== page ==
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Allison Schrager: Bad Accounting Can’t Make the Public Pension Funding Shortfall Crisis Add Up



Public-sector pensions are underfunded, and the problem is getting only worse. Despite many years of high asset returns, municipal and state finances face a slow-moving crisis as the bill comes due on their pension obligations. The burden will either fall on taxpayers or lead to cuts in benefits on retirees and essential services on the entire tax base. The time to fix an underfunded pension plan is always yesterday, but the current high-interest-rate environment offers an opportunity to put public-sector pensions on a more sustainable path. This will require changes at the state, local, and federal levels.

The core of the problem is pension accounting. The extent of underfunding is obfuscated by the current accounting standards that enable states and municipalities to underprice risk and the cost of their obligations. State and local pension plans use accounting standards suggested by the Governmental Accounting Standards Board (GASB), a nonprofit body, in order to measure their funding status in their Annual Comprehensive Financial Report (ACFR). These guidelines often influence the contributions that fund the plans.

GASB's accounting standards are at odds with basic finance and are different from how pension liabilities are measured in the private sector. The current standards not only obscure the extent of underfunding; they create an incentive to invest in riskier assets and provide overly optimistic return assumptions. Research shows that overly optimistic return assumptions are a big driver of the increase in underfunded liabilities.1

For decades, critics have called for public pensions to adopt more defendable and commonly used accounting standards.2 This would involve using market-based discount rates (the rate of return used to calculate future cash flow), particularly low-risk government interest rates. Lower and more defendable rates would reveal the extent of the underfunding based on current market rates, which is correct. But if states and cities realize the truth, it could result in dire financial consequences for some municipalities because it could mean higher contributions or higher municipal interest rates.

True, the underfunding reported in an ACFR does not necessarily have any direct impact on the contributions that states and cities pay to fund their pensions. But it enables further underfunding because it suggests that risk is costless and that providing pension benefits is cheaper than it is. The underfunding is also important because the funding level is observed by municipal bond buyers, highly motivated voters, and anyone with an interest in the health of the pension, such as unions. There is evidence that pensions do respond to what is in ACFRs. For instance, states and cities raised contributions when discount rates were lowered after the guidance was changed in 2012 because the local governments feared pressure from their stakeholders.3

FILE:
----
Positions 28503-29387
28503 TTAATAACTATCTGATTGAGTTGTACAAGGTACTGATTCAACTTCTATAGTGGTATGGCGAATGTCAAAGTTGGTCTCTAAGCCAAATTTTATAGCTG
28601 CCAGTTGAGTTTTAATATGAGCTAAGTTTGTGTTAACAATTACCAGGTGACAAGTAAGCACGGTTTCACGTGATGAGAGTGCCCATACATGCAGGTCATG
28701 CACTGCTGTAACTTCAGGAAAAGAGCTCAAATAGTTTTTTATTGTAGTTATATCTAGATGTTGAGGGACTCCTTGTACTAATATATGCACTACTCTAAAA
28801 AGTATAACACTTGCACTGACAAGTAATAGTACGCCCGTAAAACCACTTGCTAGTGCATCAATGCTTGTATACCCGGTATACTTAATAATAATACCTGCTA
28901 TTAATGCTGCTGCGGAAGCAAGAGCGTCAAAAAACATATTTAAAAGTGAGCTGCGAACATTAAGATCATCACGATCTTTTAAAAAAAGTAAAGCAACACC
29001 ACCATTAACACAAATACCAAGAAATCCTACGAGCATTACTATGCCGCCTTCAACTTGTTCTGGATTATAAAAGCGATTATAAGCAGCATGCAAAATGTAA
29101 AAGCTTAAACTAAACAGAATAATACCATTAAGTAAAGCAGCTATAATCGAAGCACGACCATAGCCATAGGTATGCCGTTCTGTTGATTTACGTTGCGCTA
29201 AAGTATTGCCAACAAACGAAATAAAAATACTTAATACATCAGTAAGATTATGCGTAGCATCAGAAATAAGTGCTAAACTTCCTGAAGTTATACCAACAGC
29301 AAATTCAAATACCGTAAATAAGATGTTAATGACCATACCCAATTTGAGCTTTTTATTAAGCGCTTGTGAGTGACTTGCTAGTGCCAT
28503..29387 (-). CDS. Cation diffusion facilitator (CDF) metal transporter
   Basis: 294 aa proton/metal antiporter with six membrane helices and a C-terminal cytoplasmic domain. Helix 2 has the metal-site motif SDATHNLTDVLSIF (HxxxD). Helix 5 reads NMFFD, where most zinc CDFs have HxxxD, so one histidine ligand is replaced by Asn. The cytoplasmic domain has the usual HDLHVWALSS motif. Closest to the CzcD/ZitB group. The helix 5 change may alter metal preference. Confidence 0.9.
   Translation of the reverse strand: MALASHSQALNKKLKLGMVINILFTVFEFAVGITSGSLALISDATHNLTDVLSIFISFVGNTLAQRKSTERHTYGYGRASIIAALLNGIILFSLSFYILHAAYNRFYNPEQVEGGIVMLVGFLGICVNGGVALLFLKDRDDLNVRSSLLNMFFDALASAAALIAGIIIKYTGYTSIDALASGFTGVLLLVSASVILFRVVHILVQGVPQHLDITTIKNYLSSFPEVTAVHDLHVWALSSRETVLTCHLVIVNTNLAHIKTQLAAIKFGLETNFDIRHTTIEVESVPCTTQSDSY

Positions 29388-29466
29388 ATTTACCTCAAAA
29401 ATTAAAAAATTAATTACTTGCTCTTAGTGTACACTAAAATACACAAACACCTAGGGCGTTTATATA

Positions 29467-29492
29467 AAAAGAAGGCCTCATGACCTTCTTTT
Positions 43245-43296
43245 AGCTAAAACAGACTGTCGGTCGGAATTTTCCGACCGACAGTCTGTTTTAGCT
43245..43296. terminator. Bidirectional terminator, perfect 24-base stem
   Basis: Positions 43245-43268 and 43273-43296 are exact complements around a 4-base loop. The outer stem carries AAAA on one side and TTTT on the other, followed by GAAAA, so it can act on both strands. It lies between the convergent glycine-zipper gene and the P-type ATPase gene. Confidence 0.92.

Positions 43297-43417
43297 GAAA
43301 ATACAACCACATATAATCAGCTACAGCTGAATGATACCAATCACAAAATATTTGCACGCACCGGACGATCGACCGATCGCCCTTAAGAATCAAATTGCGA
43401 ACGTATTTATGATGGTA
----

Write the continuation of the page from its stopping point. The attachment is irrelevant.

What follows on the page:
While informing these stakeholders on the true extent of pension funding is desirable from an economical and long-term fiscal sustainability perspective, a drastic change could be self-defeating. States and municipalities are required to use GASB accounting in their ACFRs, but they are not required to make the necessary contributions estimated by GASB to cover the underfunding or even to use the same method to estimate their contributions. If the standards are seen as completely unreasonable or unrealistic, they will have less influence, which could worsen transparency and lead to more irresponsible investing.

Although the 2012 move faced resistance, it was, at best, a half-measure that sent mixed messages. Thus, even a few years ago, when rates were near-zero, moving to a more defendable standard would have been politically untenable. Our higher-interest environment changes this situation because the difference in expected return and interest rates is no longer so large. (In fact, in the last higher-rate environment, the 1990s, many pensions were overfunded.)

The current high-rate environment is an opportunity for states and municipalities to get on the right track by adopting better and more uniform standards for how liabilities are measured and for how contributions are calculated and paid. Ideally, this reform would encourage states and municipalities to start managing interest-rate risk, so that if rates fall or rise in the future, pensions would still be properly funded.

It is expensive to guarantee funding for pensions, but it can be managed using simple interest-rate hedging strategies. When the expected return is the discount rate, there is no incentive to use these strategies because the plan sponsor is fixated on returns rather than risk management. Requiring the sponsor to account for risk and the cost of a guarantee, which this issue brief explores, changes the focus for states and cities and makes the benefits of risk management more apparent.

How Pensions Are Valued and Why It Matters

The current standards required by GASB fail to account for risk, encourage risk-taking, and obfuscate the level of pension funding. Currently, public pension liabilities–or the present value of benefits promised to beneficiaries–are valued by discounting the future benefits to be paid using the expected rate of return on how the pension assets are invested.4 "Discounting" the obligations means translating the future stream of estimated payments to retirees into a present value. In 2012, the rules were modified so that only liabilities funded by the plan's assets could be discounted using the expected rate of return. As a result of this change, the true value of the liabilities is underestimated.

To illustrate the difference between the two standards, suppose that a pension fund owed $100 each year for the next 10 years; suppose also that it has $500 in assets and that the expected rate of return, r, is 7%.

Under the pre-2012 standard, the value of liabilities would be: